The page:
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Improved patch tackles new Shellshock attack vectors

Improved patch tackles new Shellshock attack vectors

Two new exploitable issues were found in the Bash shell and could lead to remote code execution, researcher warns

System administrators who spent last week making sure their computers are patched against Shellshock, a critical vulnerability in the Bash Unix command-line interpreter, will have to install a new patch that addresses additional attack vectors.

The Shellshock vulnerability was originally discovered by Akamai Technologies security researcher Stephane Chazelas and can be exploited in several ways to remotely execute code on systems like Linux and Mac OS X that use Bash as their default shell.

The fact that the bug has existed in Bash for many years and that Linux is used on a wide variety of devices from servers to industrial equipment and embedded electronics, means that the flaw's impact is potentially very large.

Shellshock was publicly disclosed Wednesday, and a patch was released at the same time to address it. It's being tracked as CVE-2014-6271 in the Common Vulnerabilities and Exposures database. But researchers quickly found ways to bypass it with a new attack method that was assigned a separate CVE-2014-7169 identifier.

A second patch was released for CVE-2014-7169, but things didn't stop there either because neither patch addressed the underlying risky behavior of parsing remotely originating strings. Related bugs kept popping up and while it's unclear whether they actually posed a security risk aside from leading to crashes, they started being tracked as CVE-2014-7186 and CVE-2014-7187.

This prompted Red Hat product security researcher Florian Weimer to develop an unofficial patch that takes a more durable approach, according to Google security engineer Michal Zalewski.

"Florian's fix effectively isolates the function parsing code from attacker-controlled strings in almost all the important use cases we can currently think of," said Zalewski in a post on his personal blog.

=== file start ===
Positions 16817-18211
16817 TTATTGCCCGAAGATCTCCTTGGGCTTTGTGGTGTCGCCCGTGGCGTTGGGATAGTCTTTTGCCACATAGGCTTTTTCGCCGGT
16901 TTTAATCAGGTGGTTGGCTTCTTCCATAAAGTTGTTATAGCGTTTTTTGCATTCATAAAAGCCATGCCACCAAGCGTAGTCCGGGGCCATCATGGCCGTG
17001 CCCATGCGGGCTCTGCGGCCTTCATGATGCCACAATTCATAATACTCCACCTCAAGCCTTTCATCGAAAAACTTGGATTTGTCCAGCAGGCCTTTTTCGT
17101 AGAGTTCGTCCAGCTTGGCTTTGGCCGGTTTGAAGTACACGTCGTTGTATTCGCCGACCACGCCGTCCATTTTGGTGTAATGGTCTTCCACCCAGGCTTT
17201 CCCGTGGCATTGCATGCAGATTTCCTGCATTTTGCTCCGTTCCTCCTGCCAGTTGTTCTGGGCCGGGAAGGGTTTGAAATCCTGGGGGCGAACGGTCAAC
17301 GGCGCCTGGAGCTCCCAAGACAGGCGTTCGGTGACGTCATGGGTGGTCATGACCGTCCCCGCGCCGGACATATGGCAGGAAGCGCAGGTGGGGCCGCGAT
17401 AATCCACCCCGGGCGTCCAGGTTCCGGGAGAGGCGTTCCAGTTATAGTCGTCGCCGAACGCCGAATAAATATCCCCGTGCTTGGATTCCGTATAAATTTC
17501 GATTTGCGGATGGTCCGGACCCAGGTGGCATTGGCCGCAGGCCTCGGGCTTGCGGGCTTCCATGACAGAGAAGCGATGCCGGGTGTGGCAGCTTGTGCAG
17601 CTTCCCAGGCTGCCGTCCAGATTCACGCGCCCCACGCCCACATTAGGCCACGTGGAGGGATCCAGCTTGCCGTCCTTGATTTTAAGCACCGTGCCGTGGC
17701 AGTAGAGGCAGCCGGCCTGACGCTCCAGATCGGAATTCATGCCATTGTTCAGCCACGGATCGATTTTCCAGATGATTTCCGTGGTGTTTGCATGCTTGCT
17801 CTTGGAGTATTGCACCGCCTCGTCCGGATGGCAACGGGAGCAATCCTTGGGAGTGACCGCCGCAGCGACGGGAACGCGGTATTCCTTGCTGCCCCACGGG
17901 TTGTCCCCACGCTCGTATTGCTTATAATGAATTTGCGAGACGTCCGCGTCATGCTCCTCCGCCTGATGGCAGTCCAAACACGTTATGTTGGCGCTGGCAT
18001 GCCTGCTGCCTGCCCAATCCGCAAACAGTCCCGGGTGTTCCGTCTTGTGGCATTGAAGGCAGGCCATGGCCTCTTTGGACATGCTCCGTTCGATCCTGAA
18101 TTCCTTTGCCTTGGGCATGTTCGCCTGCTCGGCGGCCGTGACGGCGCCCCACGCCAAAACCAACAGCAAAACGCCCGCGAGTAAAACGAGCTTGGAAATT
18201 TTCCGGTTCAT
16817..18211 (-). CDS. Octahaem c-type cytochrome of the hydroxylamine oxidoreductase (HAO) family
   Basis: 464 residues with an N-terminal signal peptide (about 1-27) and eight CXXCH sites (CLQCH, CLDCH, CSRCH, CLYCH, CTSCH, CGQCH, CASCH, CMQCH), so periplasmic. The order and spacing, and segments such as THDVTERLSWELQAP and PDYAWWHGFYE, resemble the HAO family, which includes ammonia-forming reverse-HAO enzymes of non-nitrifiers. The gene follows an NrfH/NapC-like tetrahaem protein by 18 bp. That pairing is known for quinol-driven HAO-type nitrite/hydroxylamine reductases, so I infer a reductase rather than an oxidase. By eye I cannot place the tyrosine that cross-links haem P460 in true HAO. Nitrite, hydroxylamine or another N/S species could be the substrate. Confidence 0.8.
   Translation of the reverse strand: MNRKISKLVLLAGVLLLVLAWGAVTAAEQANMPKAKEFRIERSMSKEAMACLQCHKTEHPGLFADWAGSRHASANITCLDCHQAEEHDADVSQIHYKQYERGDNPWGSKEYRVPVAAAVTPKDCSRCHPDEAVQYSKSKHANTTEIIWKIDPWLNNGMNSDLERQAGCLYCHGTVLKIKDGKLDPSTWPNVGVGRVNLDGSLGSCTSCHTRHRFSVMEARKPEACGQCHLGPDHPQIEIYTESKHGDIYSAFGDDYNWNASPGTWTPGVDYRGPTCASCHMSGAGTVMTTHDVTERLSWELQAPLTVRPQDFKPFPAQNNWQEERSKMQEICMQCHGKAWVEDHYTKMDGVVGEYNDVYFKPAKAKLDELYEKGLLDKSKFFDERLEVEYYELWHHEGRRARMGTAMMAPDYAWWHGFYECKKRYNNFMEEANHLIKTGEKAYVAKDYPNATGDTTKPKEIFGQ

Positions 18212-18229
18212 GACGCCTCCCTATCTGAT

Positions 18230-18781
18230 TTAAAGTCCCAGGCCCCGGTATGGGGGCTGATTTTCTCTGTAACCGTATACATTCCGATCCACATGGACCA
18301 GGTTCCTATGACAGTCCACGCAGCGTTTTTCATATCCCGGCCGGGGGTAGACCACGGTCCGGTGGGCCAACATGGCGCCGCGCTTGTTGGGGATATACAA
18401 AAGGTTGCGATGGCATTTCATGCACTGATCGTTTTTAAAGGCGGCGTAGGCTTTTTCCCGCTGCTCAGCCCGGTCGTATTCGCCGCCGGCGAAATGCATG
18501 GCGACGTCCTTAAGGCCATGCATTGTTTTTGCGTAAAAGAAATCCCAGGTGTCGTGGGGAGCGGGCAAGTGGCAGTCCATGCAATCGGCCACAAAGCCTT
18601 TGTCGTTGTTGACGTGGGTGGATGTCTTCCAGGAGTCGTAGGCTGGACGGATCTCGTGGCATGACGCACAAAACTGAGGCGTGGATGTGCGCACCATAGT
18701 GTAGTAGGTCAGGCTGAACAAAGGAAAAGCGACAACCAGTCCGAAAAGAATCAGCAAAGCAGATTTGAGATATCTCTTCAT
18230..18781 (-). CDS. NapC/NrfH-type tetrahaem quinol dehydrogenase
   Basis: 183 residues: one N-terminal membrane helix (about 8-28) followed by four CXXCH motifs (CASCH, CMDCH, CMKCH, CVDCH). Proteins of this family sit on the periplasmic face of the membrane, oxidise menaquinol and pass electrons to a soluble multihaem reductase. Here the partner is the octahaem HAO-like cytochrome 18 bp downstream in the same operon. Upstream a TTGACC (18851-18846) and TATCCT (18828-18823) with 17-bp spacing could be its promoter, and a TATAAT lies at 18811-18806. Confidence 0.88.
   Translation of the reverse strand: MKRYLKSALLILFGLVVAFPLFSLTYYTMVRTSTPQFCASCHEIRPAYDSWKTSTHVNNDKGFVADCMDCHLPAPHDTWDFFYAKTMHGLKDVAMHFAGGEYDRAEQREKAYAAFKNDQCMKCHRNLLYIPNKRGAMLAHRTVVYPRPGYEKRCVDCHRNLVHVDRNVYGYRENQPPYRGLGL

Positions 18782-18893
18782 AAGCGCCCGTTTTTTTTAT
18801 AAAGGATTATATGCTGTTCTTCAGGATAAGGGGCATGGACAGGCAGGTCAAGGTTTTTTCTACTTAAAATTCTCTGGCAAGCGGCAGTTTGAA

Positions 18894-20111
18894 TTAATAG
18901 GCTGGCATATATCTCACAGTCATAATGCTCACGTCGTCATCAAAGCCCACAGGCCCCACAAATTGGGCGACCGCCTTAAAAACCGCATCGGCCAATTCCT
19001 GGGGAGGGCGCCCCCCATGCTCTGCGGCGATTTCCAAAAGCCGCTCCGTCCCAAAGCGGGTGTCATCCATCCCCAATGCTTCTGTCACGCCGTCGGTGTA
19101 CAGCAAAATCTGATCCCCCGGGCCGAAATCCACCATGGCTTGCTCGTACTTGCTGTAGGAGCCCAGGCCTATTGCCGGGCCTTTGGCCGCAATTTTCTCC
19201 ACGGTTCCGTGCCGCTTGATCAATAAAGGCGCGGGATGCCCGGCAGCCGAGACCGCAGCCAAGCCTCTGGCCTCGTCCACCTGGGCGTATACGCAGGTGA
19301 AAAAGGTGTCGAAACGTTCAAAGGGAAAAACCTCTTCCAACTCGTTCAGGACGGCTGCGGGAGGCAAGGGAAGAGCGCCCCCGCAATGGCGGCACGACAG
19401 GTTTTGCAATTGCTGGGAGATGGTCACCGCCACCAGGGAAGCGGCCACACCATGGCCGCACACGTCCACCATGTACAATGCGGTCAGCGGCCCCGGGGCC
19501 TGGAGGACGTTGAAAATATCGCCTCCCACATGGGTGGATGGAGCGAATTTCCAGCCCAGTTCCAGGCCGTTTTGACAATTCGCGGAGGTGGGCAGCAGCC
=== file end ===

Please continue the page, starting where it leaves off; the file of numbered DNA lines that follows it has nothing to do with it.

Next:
Weimer's patch was adopted upstream by the Bash project maintainer Chet Ramey as Bash-4.3 Official Patch 27 (bash43-027) on Saturday. The fix also addresses two remotely exploitable issues related to Shellshock that were discovered by Zalewski and haven't been publicly disclosed so far.

The issues found by Zalewski are being tracked as CVE-2014-6277 and CVE-2014-6278, the latter being the most severe one discovered so far according to the researcher.

"It's a 'put your commands here' type of a bug similar to the original report" that permits straightforward remote code execution on systems that were patched against the first bug, Zalewski said. "At this point, I very strongly recommend manually deploying Florian's patch unless your distro [Linux distribution] is already shipping it."

Users can check if they have the latest patch installed by typing "foo='() { echo not patched; }' bash -c foo" in the command line -- without the quotation marks. If the command response is "not patched" the system is vulnerable to the issues found by Zalewski that he plans to reveal in a few days. If the response is "command not found" the system is patched.


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Tags securitypatch managementGoogleRed HatpatchesExploits / vulnerabilitiesAkamai Technologies

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